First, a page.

Blythe Marsh - the Police station was opposite Green lane in my day and the policeman was called Bobby Bailey. He was the scare of the village. He had a big belly on him-he was IT I He was a Policeman ! He used to come out at night with a black dog and a stick. The man who followed him was Sergeant Stanley. Down at the bottom of the Marsh there was what they called Macsons Sandhole and a man called Jack Hill every day of his life carted sand from there to Blythe Bridge station. I was in my glory if I could have a ride on his cart in the school dinner hour.
Going down into Forsbrook there were sandholes on the right and there used to be a grocers shop where John Owen later had his clog shop. I remember Grimwade Memorial Hall-that was taken down in 1927. There was a large upper room and three or four smaller rooms upstairs as downstairs. The other smaller chapel in Forsbrook then was the Band Room when the big chapel was going and the bandmaster was Bott, from the telephone exchange in Blythe Bridge. Later, a man called Davis took it over.
 
Every Christmas, my rival coal merchant, Will Burgess, was in the Band and they all would come around the village with a lantern on a pole. They would walk in the houses without knocking and wish everyone 'Happy New Year to you All' Then the 'Guisers' - a gang of chaps who would black their faces and cover themselves with strips of coloured paper. One of them would go in a house and the following play-acting would take place:
One of the men would walk in and pretend to be ill and fall on the floor saying "Send for the Little Doctor !" All would say, "In comes Little Doctor!". Another man would come in~and say,"What's the matter with thee, young man?" The 'patient' would reply, "Oh, I've fell on the floor, doctor. I don't feel well at all". Then the 'doctor' would say, "Drink this out of this bottle - let it run down thy throttle. Now get up and walk !". The 'patient' would then get up and the doctor would exclaim, "Haven't I cured this man, as safe and sound as any man in England can !".
 
It was our entertainment but unfortunately the First World War ended it all.
Turning now to Caverswall road. I remember that there was a brickworks on the corner of Caverswall Old road and Fred Wootton was the owner. He made bricks and chimney pots from marl obtained from the manhole there. There were two circular ovens something like bottle ovens and when you stood in Forsbrook at night the whole sky was lit up when they opened the oven doors.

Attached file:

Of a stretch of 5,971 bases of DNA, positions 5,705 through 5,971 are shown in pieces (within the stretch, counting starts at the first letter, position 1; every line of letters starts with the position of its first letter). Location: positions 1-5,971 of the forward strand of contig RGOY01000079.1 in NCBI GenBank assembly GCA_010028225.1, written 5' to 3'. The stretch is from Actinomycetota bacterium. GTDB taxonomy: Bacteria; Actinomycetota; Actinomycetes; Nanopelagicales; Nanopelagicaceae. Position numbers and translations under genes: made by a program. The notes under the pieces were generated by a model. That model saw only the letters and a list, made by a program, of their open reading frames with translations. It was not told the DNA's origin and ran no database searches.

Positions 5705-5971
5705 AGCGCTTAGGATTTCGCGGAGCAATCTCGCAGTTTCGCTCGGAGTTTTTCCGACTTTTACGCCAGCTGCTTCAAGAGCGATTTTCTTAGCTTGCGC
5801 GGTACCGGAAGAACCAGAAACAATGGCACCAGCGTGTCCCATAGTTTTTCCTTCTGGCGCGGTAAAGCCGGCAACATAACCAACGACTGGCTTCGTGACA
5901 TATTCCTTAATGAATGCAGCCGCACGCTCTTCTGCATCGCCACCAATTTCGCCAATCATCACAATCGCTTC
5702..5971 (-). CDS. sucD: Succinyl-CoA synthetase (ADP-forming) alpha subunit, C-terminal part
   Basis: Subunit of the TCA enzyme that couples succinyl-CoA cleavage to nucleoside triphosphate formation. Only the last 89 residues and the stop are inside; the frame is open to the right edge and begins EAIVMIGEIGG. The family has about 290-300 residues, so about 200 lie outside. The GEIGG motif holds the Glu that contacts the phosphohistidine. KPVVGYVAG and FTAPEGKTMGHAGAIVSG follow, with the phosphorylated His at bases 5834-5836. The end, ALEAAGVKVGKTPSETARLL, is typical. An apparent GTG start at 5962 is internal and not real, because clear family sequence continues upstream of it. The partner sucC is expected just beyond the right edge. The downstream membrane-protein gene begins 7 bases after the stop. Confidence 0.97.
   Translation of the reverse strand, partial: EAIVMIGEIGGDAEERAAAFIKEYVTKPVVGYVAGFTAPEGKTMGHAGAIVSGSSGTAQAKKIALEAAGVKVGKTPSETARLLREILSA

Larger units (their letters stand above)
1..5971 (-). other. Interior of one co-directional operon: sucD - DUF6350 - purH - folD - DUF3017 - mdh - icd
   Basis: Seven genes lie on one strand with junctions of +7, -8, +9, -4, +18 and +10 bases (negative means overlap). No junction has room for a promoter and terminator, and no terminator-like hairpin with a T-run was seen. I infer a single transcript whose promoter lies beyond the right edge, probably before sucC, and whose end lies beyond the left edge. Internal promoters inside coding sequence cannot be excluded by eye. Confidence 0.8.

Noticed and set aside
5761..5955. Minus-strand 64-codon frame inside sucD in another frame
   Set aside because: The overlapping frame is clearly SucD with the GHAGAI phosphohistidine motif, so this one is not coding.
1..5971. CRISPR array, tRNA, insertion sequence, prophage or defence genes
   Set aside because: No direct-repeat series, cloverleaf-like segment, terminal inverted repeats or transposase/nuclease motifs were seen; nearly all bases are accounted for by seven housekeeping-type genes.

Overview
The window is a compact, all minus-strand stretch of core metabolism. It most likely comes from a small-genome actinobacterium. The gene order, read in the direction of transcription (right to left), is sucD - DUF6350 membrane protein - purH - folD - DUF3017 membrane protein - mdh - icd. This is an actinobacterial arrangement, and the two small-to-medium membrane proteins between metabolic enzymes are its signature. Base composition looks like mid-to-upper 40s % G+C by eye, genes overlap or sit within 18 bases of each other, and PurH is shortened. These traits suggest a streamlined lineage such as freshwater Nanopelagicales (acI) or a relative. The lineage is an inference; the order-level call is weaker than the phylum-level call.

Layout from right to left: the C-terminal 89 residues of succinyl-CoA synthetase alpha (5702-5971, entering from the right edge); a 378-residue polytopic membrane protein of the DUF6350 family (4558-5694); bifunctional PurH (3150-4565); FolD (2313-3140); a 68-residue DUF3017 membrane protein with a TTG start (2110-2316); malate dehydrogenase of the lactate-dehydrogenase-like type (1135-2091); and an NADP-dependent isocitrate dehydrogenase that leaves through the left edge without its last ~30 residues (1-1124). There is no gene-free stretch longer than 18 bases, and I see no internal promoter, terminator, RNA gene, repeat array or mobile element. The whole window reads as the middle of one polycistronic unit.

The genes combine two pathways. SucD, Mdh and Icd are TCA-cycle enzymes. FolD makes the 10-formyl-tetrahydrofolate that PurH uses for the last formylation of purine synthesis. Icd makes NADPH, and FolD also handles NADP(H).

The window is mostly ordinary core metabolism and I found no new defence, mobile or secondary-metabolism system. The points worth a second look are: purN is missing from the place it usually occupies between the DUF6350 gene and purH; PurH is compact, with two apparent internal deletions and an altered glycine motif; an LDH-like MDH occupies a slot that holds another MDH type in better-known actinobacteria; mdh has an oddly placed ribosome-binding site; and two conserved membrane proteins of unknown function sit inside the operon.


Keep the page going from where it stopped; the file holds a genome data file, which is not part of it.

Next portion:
Then there was the coal wharf which was closed down in 1947 when the mines were nationalised. 'Course, it's the Foxfield station now.
Smithfield sale yard. Blythe Bridge was a hectic place then with cattle, sheep and horses being driven along the roads. There was a sort of building where the car park is now where all the animals were weighed.
 
Forsbrook Bridge. As a final item let me tell you that I had an 18 months contract with my lorries working for the main contractor who was P.D. Hayes of Heaton Norris. It was widened and drained, I believe, in 1932;
 
 
MISCELLANEOUS
Do you remember Mary Cooper? Used to live between the chip shops and always stood in the doorway with her cap on. When she died, and she was well over 80, she'd never been further than Longton in her life!
 
At the corner of Dilhorne road was a toll house and Arthur Wood's parents kept it and you had to pay threepence (one and a half pence) to go along Dilhorne road. They had a riddle and all the money taken was put in this riddle so that the silver coins - the threepenny bits and sixpences went through, but the larger copper coins stayed on top and the Woods' kept that and the silver went to the council!
 
In the early years at school we were graded in 'Standards' from one to six. But there were some dunces who never got beyond Standard 1 and I remember one chap who stayed at school in Standard 1 with the little ones until he left, and he was as big as a man!
 
After living in the Potteries since childhood, Forsbrook seemed to be way out in the country, There were no buildings erected on the site at all except for the builders' hut, the sales office and what appeared to be a great many holes ready prepared for the foundations. This was in early 1960 when Forsbrook was still a small village and Portland Drive was the first new building to take place.
The 'bus fare to Longton at this time was ninepence - the approximate equivalent would now be three and a half pence.
Anon
A poem by Mr. Peter Jackson
The Good Old Days
 
Our Mother & Father Poor but Blessed in the Good Old Days
They met and they married a long time ago
They worked for long hours when wages were low
No TV,no wireless,no baths; times were hard
Just a cold water tap and a walk up the yard.
No holidays abroad, no carpets on floors
They had coal fires and they did not lock doors
Us children arrived, no pill in those days
And they brought us up without any State aid
We were safe going to play in the park
And our old folk were safe going out in the dark
No Valium, no drugs, no LSD
They cured all our ill with a strong cup of tea.
 
No vandals, no robbing, they had nothing to rob
They felt rich with a couple of bob
All people were happier in those far off days
Always kind and caring in so many ways.
Milkmen and paper boys would whistle and sing
A night out at silent films was our weekly fling
They both had their share of trouble and strife
They just had to face that was the way of life.
Now they have passed on we look back through the years
We dont think of bad times or troubles and tears
All seven of us remember our blessings and our love
And we shared together with them, we thank God above.